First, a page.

The Liquor Control Board placed the ban in an emergency ruling which will last for 120 days. During that time, the Liquor Control Board will move to make the ban permanent. Liquor Control Board Chairperson Sharon Foster stated, “[t]he Board is acting in the public safety…the Board is acting now to ensure these products do not contribute to a tragedy before the Food and Drug Administration or Legislature can act.” Earlier this year, the Liquor Control Board had lobbied for State legislative action to ban the sale of caffeinated malt beverages in Washington but those efforts were unsuccessful. A list of particular products affected by the Liquor Control Board’s ruling can be seen here.
Washington’s ban is merely the most recent action in an ever increasing movement by states to control the sale of caffeinated alcoholic beverages. The Oregon Liquor Control Commission Chairman stated in an October press release that, “…alcoholic energy drinks should be removed from the market until further research isdone.” The OLCC also stated that it is currently looking into possible regulatory efforts with the state legislature and is reaching out to community organizations to warn them of the dangers of the beverages.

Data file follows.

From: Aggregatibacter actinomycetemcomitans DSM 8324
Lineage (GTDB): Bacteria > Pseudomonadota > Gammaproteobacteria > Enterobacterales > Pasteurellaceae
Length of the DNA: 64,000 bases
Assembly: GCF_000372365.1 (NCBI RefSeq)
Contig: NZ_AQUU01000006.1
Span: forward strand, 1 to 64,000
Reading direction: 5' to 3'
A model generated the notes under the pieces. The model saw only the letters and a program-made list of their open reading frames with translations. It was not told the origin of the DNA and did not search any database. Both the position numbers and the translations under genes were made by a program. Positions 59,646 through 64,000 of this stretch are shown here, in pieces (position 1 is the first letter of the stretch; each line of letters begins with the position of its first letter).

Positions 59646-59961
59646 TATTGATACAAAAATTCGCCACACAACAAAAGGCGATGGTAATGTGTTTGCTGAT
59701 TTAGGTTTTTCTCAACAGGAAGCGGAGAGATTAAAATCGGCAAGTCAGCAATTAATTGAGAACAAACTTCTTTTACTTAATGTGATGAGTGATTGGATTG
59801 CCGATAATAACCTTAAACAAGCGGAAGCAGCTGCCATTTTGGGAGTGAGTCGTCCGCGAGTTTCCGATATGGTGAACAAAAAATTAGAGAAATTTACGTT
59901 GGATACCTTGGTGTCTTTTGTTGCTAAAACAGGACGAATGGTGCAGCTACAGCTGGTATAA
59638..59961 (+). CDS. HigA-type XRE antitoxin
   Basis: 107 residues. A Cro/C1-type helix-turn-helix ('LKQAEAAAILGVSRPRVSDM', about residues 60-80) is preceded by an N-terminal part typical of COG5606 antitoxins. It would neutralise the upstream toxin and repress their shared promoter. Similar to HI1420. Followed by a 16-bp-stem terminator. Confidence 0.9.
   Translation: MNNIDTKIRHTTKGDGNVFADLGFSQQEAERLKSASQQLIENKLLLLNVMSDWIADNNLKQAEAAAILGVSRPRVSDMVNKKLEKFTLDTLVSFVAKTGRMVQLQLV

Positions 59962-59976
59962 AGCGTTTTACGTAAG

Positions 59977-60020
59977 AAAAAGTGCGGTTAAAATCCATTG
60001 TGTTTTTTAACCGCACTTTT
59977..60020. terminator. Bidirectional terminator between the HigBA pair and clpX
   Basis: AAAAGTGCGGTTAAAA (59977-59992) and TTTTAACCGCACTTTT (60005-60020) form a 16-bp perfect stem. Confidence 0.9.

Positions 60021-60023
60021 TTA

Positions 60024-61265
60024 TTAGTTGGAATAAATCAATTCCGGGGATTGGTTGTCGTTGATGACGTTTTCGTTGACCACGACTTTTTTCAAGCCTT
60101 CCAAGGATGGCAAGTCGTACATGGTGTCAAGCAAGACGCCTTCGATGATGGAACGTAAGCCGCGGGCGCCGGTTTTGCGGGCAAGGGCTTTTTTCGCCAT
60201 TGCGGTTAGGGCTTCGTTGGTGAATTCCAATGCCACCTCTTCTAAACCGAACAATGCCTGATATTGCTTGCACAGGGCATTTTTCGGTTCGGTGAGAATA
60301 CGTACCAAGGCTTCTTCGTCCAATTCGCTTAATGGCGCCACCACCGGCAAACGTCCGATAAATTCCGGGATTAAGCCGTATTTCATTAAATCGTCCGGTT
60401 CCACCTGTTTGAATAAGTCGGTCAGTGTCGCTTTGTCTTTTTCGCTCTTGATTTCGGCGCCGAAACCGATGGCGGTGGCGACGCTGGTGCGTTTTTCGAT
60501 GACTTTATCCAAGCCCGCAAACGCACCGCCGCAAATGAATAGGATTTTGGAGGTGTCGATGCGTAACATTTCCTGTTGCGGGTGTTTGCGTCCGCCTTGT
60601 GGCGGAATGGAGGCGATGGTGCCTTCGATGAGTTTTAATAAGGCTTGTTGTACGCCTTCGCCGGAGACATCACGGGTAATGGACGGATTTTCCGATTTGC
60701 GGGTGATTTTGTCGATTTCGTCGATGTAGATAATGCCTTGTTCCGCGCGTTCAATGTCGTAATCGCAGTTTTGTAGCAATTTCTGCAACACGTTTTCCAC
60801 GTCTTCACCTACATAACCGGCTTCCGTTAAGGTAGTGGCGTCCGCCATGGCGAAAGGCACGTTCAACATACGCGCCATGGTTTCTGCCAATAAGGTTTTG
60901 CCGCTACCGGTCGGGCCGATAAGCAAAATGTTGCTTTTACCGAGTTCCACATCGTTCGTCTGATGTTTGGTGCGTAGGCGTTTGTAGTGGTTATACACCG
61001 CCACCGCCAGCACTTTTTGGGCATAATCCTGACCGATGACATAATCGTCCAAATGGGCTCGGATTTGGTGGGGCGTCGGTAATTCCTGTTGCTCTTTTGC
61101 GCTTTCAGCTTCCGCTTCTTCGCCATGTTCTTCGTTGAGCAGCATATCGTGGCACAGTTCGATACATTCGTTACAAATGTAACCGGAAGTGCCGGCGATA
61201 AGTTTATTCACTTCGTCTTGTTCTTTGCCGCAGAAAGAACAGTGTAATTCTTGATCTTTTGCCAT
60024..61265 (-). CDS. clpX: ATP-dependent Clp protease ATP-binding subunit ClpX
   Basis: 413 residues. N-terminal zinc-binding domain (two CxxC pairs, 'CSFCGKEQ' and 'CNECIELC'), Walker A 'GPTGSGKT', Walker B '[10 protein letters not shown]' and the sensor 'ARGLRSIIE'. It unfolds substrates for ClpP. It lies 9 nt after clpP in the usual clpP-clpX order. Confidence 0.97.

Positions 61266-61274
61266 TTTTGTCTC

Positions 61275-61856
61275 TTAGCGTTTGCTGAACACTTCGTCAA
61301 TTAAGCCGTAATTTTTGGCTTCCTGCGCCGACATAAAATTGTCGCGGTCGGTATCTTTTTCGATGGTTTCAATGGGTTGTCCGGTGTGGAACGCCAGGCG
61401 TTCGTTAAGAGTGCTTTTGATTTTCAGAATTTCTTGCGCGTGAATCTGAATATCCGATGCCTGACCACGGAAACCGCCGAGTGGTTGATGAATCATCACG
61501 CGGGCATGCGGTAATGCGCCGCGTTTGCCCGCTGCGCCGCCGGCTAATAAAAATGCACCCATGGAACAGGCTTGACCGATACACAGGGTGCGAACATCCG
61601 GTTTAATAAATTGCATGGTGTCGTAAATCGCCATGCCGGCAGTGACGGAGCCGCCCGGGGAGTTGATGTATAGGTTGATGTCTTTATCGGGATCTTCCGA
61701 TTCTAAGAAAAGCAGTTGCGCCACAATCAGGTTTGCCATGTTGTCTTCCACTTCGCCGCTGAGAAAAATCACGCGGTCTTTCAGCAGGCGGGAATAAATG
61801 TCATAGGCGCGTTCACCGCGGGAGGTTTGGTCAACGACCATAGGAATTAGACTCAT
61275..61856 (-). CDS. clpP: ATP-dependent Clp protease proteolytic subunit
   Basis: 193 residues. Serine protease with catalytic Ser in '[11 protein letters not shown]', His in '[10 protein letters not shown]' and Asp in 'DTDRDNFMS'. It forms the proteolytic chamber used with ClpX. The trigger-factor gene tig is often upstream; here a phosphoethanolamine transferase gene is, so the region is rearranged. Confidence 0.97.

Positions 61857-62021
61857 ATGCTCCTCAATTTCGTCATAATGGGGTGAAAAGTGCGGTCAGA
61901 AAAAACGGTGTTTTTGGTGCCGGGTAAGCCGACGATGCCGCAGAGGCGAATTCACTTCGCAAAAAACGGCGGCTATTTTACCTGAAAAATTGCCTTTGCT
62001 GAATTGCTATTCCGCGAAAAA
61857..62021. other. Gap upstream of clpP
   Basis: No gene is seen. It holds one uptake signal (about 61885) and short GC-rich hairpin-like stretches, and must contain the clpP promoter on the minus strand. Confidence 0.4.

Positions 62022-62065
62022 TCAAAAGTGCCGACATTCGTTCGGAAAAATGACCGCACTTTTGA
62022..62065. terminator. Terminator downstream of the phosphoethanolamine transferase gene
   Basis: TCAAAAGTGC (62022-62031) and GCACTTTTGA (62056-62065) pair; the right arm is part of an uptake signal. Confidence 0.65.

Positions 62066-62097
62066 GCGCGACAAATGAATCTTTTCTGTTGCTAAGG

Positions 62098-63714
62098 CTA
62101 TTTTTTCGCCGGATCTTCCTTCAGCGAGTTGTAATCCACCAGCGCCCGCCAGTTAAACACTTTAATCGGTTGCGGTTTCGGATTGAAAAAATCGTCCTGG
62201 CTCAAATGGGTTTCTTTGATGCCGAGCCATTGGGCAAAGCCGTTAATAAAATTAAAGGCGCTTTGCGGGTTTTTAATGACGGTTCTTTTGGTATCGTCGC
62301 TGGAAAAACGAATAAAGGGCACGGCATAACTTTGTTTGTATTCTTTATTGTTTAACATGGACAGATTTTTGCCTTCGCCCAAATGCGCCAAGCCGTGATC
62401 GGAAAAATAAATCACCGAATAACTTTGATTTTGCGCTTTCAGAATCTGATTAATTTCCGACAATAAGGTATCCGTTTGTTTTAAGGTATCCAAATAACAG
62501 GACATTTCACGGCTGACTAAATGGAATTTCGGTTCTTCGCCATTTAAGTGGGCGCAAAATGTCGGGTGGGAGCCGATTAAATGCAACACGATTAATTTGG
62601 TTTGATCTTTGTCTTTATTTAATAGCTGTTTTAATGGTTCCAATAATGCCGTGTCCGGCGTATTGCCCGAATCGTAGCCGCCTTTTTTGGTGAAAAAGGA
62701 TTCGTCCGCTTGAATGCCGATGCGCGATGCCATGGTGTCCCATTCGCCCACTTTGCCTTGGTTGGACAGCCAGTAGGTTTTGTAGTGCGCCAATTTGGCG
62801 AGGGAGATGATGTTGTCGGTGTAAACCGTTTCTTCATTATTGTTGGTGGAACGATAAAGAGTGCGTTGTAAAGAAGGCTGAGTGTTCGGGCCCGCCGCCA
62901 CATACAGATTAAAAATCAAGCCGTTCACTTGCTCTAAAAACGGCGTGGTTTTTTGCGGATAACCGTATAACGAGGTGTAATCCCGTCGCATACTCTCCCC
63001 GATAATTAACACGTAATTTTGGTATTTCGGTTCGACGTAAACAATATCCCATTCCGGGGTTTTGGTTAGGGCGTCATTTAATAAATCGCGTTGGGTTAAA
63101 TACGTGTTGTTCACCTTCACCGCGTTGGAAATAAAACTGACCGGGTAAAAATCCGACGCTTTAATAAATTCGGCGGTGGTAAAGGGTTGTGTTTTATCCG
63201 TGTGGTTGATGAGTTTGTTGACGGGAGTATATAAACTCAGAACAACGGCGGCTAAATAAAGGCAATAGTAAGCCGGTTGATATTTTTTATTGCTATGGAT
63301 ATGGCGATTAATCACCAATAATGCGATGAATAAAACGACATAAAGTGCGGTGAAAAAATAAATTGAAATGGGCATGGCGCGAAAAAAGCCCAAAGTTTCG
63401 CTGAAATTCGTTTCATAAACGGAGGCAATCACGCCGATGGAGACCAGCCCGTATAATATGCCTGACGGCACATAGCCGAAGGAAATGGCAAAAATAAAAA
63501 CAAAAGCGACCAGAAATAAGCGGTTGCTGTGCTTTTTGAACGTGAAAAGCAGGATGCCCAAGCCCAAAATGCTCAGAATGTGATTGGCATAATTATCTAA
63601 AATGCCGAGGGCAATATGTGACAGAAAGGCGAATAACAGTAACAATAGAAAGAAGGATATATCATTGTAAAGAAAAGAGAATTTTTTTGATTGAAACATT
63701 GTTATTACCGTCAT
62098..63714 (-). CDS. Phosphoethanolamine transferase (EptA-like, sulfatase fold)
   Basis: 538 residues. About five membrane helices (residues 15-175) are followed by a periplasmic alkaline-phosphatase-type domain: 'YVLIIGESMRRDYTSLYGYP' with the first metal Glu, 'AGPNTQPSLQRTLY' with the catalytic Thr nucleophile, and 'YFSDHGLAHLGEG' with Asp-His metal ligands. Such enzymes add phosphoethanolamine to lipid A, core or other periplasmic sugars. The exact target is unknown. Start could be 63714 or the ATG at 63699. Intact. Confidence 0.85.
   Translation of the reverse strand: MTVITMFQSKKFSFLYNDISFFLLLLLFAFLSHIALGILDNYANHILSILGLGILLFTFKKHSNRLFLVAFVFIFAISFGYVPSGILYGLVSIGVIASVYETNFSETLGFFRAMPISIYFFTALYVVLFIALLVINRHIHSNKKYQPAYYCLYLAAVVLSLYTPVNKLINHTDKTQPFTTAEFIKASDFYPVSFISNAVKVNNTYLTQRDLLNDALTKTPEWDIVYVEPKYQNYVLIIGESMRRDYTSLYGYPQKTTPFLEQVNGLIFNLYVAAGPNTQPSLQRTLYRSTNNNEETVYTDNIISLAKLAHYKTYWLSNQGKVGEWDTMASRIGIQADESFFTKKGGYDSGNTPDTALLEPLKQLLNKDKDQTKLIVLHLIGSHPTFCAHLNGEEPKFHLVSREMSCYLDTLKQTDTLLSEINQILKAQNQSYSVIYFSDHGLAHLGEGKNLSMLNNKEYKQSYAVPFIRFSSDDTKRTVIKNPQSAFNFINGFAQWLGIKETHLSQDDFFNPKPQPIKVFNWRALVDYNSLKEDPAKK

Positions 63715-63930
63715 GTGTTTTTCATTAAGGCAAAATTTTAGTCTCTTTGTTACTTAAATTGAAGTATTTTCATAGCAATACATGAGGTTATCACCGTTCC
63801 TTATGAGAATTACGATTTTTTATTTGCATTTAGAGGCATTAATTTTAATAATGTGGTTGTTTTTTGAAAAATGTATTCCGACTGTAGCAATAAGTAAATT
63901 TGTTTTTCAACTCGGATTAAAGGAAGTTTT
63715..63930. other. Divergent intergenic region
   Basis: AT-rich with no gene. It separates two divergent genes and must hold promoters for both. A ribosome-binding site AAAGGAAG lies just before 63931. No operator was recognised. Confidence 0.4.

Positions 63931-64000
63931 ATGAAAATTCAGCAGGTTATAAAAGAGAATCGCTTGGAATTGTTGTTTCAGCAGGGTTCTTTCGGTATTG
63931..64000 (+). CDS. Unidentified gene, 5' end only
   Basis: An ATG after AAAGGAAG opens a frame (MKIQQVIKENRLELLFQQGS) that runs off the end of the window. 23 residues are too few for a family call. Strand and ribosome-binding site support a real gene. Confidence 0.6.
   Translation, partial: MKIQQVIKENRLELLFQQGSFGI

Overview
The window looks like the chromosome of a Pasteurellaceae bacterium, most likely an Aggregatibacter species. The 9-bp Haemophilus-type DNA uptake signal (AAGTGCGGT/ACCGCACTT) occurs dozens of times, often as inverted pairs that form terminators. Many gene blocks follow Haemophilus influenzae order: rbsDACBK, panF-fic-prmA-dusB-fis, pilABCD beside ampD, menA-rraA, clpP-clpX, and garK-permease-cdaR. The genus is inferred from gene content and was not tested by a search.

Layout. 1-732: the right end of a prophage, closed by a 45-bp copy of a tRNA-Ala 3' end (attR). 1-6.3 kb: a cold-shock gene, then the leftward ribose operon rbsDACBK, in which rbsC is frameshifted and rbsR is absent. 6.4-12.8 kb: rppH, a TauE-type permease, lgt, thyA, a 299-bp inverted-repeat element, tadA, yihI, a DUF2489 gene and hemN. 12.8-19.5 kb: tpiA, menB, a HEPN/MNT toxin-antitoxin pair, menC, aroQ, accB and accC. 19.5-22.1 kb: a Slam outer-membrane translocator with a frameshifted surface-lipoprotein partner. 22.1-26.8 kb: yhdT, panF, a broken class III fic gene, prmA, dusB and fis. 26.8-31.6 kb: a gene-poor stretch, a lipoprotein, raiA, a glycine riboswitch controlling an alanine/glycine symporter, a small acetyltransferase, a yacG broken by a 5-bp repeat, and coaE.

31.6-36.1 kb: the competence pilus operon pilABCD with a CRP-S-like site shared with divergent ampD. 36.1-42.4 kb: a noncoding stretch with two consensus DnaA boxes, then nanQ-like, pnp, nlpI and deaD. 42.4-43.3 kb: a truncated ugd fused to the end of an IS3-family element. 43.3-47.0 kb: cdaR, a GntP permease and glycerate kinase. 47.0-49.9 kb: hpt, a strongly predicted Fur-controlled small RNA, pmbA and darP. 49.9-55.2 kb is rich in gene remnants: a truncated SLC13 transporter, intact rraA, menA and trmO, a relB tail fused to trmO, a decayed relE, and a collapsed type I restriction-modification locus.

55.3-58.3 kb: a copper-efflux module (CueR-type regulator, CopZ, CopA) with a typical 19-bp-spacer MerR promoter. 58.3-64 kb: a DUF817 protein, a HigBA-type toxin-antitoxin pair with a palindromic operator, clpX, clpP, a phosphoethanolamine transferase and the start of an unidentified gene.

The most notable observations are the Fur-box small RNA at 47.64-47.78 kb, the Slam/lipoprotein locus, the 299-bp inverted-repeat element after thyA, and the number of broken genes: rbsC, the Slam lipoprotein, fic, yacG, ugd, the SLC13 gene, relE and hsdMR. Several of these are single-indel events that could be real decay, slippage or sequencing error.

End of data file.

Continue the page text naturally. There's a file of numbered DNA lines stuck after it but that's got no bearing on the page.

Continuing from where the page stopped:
While California’s Department of Alcoholic Beverage Control has not yet made a statement regarding the drinks, Connecticut announced Monday that it had reached agreements with state distributors to voluntarily stop shipments of caffeinated alcoholic beverages starting December 10, 2010. Michigan has banned one particular brand of caffeinated alcoholic beverage, Four Loko. New York has reached an agreement with Phusion Projects LLC, the manufacturer of Four Loko, to stop sales in the state until “…emerging science, regulatory developments or other relevant changes in circumstances arise." Utah and Oklahoma have followed Washington’s lead in banning the sale of any brands altogether. Massachusetts’ Alcoholic Beverage Control Commission stated that it will file an emergency ruling, similar to Washington’s, on Monday, November 22, 2010.